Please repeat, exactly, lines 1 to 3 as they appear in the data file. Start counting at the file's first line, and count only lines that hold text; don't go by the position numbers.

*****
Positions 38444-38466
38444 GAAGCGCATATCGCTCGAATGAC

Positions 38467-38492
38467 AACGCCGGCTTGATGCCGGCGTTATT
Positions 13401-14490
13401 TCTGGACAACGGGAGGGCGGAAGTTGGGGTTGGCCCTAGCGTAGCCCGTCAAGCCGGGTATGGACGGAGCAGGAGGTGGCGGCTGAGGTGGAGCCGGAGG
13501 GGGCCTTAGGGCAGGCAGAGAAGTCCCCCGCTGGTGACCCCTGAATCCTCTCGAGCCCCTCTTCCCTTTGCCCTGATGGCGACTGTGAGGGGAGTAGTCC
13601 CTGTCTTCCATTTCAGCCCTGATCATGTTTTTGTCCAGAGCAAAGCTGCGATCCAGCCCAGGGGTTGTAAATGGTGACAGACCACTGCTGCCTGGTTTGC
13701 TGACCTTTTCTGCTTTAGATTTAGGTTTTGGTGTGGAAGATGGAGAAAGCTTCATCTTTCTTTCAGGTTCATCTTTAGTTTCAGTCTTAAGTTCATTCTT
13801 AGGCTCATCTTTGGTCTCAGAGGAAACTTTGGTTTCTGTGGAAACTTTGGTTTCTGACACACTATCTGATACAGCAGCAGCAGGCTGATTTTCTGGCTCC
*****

Positions 38444-38466
38444 GAAGCGCATATCGCTCGAATGAC

Positions 38467-38492